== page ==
Miranda and Jean-Claude left yesterday for a holiday north of Barcelona, up near the French border. The spare set of keys is in the apartment. The neighbours are all away. “The first thing we should do,” I say, “is have a cup of tea.”

We sit down at a café (not the bag snitcher’s place) and shortly Mum’s face turns grey and she breaks into a sweat. It seems that she is so distressed that she is about to lose consciousness. Mum puts her head on the table whilst I consider the situation. There’s my elderly mother, six-year-old Eloise, who will not stop talking, me and a suitcase. It’s 35º. None of us speak Spanish. I’m starting to feel decidedly ill.

I don’t even want to record the details of the day. It’s too tedious. There are numerous calls to Miranda on my mobile phone from Spain via Moscow and London back to Spain. The thought of the bill makes me dizzy. The apartment is rented. The landlord is on holiday. The cleaning lady has a key. They don’t have her phone number. She’s not coming again until next week.

We visit three different police stations. The last one is like a zoo but we finally get to talk to someone who speaks English. Yes, we want to make a report. Yes, there was money in the bag and a camera but please, please can he help us with our most pressing concern? That is that we are locked out. We are desperately worried that the thieves will rob the apartment. “Oh, they hardly ever do that. They’re too stupid” he states breezily and hands us three cards with locksmith’s phone numbers on them. But we don’t speak Spanish. Back at the café I beg the owner to call the locksmith on our behalf. He seems dubious. How does he know that it’s our apartment? Good point. I try to convince him of our upstanding nature by ordering lunch for three. Finally he agrees.

The locksmith arrives. He is very kind but he cannot get through the street door. We ring all the bells. As feared, there is no reply. We go to the Hotel Banys Orientals where I am booked to stay from Thursday. They are incredibly kind but they do not have a room. They offer us chairs and put my suitcase in their storeroom. They ring around and book us a room at a nearby hotel.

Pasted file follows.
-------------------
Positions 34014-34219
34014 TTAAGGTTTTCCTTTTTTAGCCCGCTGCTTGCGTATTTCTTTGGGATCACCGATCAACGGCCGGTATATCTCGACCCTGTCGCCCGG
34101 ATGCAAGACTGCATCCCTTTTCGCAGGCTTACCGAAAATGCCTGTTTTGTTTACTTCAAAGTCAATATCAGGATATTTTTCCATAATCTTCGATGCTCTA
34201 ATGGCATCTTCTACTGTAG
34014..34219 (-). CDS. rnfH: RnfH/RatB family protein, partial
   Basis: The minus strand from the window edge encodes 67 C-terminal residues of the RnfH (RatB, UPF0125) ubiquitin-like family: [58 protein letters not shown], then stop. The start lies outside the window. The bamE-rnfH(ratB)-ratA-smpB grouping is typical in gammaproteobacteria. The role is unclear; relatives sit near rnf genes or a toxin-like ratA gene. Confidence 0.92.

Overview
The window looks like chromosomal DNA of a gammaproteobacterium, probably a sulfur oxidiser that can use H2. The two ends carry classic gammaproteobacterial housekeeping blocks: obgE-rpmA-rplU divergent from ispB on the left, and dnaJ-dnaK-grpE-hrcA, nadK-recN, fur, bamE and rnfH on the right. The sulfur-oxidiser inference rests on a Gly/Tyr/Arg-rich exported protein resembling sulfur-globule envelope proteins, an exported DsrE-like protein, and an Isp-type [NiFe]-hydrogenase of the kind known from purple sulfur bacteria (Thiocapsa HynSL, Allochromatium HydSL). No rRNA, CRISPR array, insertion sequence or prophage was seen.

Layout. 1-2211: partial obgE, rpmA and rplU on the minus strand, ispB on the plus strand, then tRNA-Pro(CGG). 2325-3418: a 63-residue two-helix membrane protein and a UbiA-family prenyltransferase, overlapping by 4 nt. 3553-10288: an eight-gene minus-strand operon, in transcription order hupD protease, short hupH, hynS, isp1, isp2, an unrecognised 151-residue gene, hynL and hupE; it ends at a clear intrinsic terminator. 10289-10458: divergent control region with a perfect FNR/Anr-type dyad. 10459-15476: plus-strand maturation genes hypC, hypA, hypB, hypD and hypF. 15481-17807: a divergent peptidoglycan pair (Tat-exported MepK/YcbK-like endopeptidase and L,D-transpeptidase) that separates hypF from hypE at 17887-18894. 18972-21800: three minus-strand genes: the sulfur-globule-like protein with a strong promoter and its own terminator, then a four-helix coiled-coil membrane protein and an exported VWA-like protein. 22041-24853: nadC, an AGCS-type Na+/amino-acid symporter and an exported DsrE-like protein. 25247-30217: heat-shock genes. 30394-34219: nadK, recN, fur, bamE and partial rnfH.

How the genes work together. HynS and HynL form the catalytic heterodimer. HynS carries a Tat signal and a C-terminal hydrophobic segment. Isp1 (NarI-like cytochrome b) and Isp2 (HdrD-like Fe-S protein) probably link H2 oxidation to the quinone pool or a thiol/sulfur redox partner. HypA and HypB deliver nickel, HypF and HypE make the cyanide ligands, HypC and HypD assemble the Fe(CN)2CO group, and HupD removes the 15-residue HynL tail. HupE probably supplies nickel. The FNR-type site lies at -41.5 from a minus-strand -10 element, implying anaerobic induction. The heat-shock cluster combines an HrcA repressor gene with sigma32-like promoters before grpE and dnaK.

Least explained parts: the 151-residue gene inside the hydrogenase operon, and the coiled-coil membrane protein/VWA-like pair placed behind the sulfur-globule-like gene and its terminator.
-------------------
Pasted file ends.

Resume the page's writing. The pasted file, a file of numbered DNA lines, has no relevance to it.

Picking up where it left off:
At least at last we have a home to go. Eloise puts the telly on full blast and demands to play Rag Doll Blaster on my iPhone. I find this irritating because I can't get past level 4 and Eloise has cracked it. She is six years old. I crash on the bed. Mum insists on returning to loiter outside the apartment in case anyone comes in or out. She feels responsible for the whole mess. “Mum, you didn’t steal the handbag. It was the bastards. It’s not your fault.” I try to reassure her but she is inconsolable and won’t be dissuaded from going. Very soon, however, Mum is back – with Miranda.

It seems that Miranda has returned from her holiday. It seems that Jean-Claude is not with her. One could surmise that there have been words. Miranda is keeping schtum on that point.

Crisis management is Miranda’s stock in trade. She immediately swings in to action, operating on two mobile phones, one Russian, one French. She manages to rent an apartment in the building directly opposite Jean-Claude’s.

I opt to stay in the hotel. It’s a dump but it’s my dump and it’s nice and quiet.


Anonymous said...

that was a really good read _ I enjoyed it x